My pal Tony Baer has a way of hitting the proverbial nail on the proverbial head.
As we move to service orientation, BPM and cloud are next frontiers
In a guest post over at Dana Gardner's site, he points out that SOA is everywhere you want to be, even though there's less and less mention of it. At least the vendors aren't mentioning it as frequently.
Gartner says SOA has reached the "plateau of productivity," the part of the hype curve where the roller-coaster ride is over, and a technology or practice gets embedded into everyday operations.
As I've said, it's the roll-up-your-sleeves-and-make-it-all-work stage.
Tony observed what I observed this week at IBM Impact -- that the event is no longer called "Impact SOA" as it had been the previous two years.
Did the focus shift to cloud computing, as one would predictably think it would this year? A bit, but I saw a very heavy focus on business process management (BPM) at the event. SOA was the rationale for the event, now "the focus is about the stack that SOA enables; and more and more, about the composite business applications that IBM’s SOA stack enables."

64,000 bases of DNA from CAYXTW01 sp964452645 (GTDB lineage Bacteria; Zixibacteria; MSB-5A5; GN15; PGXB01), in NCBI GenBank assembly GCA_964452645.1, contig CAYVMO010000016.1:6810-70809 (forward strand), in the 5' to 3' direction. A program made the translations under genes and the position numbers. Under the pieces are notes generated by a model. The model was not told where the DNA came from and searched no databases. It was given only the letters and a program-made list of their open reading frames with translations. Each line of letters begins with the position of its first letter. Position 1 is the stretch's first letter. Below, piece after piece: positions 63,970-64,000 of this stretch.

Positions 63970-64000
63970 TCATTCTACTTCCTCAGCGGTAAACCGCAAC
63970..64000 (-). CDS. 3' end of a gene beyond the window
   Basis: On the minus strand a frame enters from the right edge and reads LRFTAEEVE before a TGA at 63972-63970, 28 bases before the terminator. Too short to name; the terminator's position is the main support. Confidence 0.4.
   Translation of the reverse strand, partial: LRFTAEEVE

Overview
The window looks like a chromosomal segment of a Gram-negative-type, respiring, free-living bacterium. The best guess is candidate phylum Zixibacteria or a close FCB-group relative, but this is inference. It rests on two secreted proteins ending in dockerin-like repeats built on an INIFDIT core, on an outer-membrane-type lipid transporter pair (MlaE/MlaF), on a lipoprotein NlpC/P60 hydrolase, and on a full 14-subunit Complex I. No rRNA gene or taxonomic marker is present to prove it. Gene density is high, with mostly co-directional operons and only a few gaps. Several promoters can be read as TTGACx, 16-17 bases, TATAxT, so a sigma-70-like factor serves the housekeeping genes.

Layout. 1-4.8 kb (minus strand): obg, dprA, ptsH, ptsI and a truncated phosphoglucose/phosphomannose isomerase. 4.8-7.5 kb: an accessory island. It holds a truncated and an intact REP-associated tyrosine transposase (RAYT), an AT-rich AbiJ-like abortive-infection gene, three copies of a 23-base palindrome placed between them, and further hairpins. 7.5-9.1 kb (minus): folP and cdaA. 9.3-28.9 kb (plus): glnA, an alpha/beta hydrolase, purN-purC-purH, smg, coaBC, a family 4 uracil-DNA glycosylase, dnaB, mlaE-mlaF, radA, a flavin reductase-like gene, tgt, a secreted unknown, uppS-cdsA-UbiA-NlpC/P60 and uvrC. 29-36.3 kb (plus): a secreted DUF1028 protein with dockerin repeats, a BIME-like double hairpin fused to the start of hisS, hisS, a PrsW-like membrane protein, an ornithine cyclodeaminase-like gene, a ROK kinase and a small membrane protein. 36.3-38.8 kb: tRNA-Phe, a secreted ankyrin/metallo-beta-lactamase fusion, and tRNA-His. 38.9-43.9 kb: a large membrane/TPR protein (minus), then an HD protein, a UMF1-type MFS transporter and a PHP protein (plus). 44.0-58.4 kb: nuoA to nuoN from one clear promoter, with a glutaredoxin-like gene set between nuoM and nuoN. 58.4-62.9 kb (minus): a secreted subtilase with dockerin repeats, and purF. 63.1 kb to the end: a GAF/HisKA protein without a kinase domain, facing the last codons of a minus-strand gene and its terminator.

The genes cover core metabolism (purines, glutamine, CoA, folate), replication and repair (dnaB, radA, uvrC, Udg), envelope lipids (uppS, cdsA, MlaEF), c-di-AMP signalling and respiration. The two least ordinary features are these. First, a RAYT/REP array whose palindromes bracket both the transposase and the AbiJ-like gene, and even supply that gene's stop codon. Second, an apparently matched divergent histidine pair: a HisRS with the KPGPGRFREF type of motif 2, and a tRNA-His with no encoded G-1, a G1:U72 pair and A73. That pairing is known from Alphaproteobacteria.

Business process management elevates service creation and deployment to the place where it's supposed to be -- enabling the assembly of technology assets to map to ever-evolving business requirements.
Still, many see cloud computing as the next big thing, the final stage of the evolution to loosely coupled businesses. It seems many vendors have been engaging in a practice we call "cloud washing," in which all their "SOA-enabling" offerings have magically been transformed into "cloud-enabling" offerings. (Larry Dignan also posts some insights into vendors' cloud washing efforts.)
It's a natural evolution. Just as we don't have operating system events anymore (remember UnixExpo?). Nobody gets excited about Web computing, because everyone does it in their sleep. Likewise, while there are still plenty of challenges, SOA is becoming the way things are done in enterprises and by vendors.
And the beat goes on...
For a very good and exhaustive rundown on various definitions of BPM, as well as its relationship with SOA, check out this new post by Kieth Swenson.